So I'm on this project where we re-build our application on one of our environments on each merge to repository. I'm a Automation Tester, and have been doing functional and REST Api tests so far, no previous experience in performance/load testing.

I was asked to prepare a performance test, that checks response times on each of our endpoints. A load and throughput tests that have about 7 scenarios 5-7 requests each, same scenarios for both. With the difference that the load test should reach a fixed throughput at peak time, and the throughput test increases the number of concurrent users until application becomes unstable, both start at 10 concurrent users.

I was told by one of our senior devs that all three tests should complete in no more than 5 minutes, is this realistic and achievable?

  • 4
    Is your question regarding what is the acceptable performance if your application under these circumstances? Isn't it highly contextual to your project? Commented Jun 2, 2019 at 21:40

1 Answer 1


There are lots of unknowns in your question to give an answer and thus to define a proper experiment.

Instability point. You said you want to find maximum throughput until the application becomes unstable. How do you define instability of your application?

  • When error rate increases to 20%, 40%, 50%? What makes an error? HTTP 500 response? Connection drop down?
  • Or when response time for 99.99, 99 or 75 percentile of responses goes below certain threshold? What is your threshold?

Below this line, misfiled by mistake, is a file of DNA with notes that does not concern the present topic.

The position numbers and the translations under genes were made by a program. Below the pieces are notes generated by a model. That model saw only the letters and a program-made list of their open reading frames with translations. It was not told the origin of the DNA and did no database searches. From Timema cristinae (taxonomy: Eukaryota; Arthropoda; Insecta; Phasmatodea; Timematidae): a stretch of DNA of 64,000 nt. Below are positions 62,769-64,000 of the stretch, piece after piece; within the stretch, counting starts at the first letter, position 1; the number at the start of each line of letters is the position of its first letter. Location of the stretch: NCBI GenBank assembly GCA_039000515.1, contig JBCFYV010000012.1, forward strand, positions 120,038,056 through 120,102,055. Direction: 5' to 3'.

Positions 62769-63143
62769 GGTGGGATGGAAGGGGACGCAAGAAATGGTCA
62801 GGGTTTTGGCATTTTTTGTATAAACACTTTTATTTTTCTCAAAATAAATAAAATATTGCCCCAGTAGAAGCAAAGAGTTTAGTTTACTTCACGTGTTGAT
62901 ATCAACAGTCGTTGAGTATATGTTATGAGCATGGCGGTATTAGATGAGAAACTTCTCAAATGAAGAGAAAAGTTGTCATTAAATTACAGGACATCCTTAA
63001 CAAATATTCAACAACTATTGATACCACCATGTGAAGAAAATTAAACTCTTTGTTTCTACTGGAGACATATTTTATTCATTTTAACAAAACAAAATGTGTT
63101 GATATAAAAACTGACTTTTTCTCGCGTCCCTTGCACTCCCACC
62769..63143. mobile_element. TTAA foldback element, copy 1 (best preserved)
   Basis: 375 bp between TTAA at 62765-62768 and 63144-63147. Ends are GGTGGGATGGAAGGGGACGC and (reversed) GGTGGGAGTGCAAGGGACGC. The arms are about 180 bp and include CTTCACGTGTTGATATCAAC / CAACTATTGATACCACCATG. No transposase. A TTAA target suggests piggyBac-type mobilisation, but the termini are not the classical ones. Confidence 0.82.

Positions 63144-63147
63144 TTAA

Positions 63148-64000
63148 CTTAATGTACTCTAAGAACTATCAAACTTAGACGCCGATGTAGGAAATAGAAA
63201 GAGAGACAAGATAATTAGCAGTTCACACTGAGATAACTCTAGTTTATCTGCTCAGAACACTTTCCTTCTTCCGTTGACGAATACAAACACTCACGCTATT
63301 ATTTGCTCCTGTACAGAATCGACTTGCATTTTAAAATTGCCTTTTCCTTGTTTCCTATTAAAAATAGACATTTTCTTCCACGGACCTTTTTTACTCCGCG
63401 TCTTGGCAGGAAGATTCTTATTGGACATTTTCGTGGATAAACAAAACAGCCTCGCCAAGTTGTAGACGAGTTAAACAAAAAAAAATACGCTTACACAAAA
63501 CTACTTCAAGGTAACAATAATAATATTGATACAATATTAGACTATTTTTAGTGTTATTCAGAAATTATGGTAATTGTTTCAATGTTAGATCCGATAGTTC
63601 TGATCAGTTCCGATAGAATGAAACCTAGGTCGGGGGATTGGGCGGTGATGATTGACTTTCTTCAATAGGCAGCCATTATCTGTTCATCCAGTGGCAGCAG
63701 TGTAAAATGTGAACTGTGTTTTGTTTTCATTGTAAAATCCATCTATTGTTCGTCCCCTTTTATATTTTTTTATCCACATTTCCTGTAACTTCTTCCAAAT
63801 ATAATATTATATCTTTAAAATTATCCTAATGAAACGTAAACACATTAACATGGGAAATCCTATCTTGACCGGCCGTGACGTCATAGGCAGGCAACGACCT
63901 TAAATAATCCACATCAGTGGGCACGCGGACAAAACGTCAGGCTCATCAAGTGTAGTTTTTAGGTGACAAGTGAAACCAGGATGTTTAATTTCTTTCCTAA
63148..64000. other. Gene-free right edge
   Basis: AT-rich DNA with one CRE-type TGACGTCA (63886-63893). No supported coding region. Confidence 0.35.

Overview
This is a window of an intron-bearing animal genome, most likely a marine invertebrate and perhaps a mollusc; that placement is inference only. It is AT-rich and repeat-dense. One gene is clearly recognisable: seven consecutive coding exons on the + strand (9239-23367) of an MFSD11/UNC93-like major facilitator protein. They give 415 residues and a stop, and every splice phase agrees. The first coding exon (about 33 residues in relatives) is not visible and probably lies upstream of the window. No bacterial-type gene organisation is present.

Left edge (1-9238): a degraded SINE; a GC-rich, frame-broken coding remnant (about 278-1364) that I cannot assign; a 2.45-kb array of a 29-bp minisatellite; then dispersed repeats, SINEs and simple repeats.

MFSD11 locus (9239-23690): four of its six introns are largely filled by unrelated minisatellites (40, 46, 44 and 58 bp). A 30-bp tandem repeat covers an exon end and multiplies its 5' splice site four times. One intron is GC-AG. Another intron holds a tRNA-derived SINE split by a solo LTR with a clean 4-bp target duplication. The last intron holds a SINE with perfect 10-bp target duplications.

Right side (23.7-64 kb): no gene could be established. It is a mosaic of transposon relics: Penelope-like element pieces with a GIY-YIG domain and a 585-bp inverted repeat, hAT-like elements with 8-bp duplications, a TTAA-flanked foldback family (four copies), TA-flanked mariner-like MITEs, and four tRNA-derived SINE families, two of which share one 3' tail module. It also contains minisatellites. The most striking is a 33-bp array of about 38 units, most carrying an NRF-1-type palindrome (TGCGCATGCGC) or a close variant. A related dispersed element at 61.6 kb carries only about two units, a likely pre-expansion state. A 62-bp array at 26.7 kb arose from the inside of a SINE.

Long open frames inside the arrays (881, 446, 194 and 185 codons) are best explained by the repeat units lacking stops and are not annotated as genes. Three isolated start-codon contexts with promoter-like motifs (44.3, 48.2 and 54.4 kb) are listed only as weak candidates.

The answer will depend on requirements of your specific application. For instance, 3 seconds for 75 percentile of your responses might be satisfactory for a batch process but not necessarily for online banking application (imagine those 25% of users waiting longer than 3 seconds to get a transaction done).

Experiment duration. You said you want to find maximum throughput until the application becomes unstable. But on the other hand that all three tests should complete in no longer than 5 minutes. What if your applications becomes unstable after 10 minutes of increased load? Or after 1 hour? We really don't know the specific of your application. Why is there requirement for completing in 5 minutes? Are you going to run those tests as a part of regression?

Throughput at peak time. You said that "load test should reach a fixed throughput at peak time". What is a peak time? What is the expected value of fixed throughput? Do you intend to replicate situation from production for its peak times? E.g. your application is for stock transactions where peak happens twice a day: when stock session starts in the morning and when it's about to get closed at 4pm. and you want to apply same number of concurrent users that happens on production at those times?

Deployment architecture. Is deployment architecture of an application in your test environment the same as in production? For instance, you have the same number of application servers, load balancers, etc. Usually, test environments are reduced in size and complexity comparing to production and thus application may behave differently. For instance, the application may saturate faster than in production and crash in time shorter than 5 minutes.

You see, there are many variables that impact the length of your experiment: expected throughput, expected error rate, expected response time, peak time, error definition, deployment architecture. What I would do if I were in your shoes would be to start from small experiment and design it iteratively to understand your application and expectations better:

  1. Prepare the simplest throughput scenario, with just one type of a request and slowly increase number of concurrent users until the application stops responding at all, i.e., the number of 500 HTTP responses will be 100%.
  2. Then look at the throughput graph to see how the application behaved.
  3. Share your findings with devs and ask them for feedback.

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